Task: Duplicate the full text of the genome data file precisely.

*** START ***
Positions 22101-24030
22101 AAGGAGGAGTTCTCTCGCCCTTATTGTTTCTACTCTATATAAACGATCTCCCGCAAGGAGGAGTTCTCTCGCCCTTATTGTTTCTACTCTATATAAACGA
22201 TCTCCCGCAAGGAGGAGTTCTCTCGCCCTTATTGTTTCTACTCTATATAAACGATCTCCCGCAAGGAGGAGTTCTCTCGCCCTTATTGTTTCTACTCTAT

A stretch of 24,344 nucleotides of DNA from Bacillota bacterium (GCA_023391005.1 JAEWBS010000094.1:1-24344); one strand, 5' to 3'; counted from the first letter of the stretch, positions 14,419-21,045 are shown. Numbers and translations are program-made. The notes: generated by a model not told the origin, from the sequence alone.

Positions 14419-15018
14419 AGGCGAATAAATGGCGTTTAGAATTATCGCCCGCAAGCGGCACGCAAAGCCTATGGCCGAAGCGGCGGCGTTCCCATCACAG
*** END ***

Positions 22101-24030
22101 AAGGAGGAGTTCTCTCGCCCTTATTGTTTCTACTCTATATAAACGATCTCCCGCAAGGAGGAGTTCTCTCGCCCTTATTGTTTCTACTCTATATAAACGA
22201 TCTCCCGCAAGGAGGAGTTCTCTCGCCCTTATTGTTTCTACTCTATATAAACGATCTCCCGCAAGGAGGAGTTCTCTCGCCCTTATTGTTTCTACTCTAT

A stretch of 24,344 nucleotides of DNA from Bacillota bacterium (GCA_023391005.1 JAEWBS010000094.1:1-24344); one strand, 5' to 3'; counted from the first letter of the stretch, positions 14,419-21,045 are shown. Numbers and translations are program-made. The notes: generated by a model not told the origin, from the sequence alone.

Positions 14419-15018
14419 AGGCGAATAAATGGCGTTTAGAATTATCGCCCGCAAGCGGCACGCAAAGCCTATGGCCGAAGCGGCGGCGTTCCCATCACAG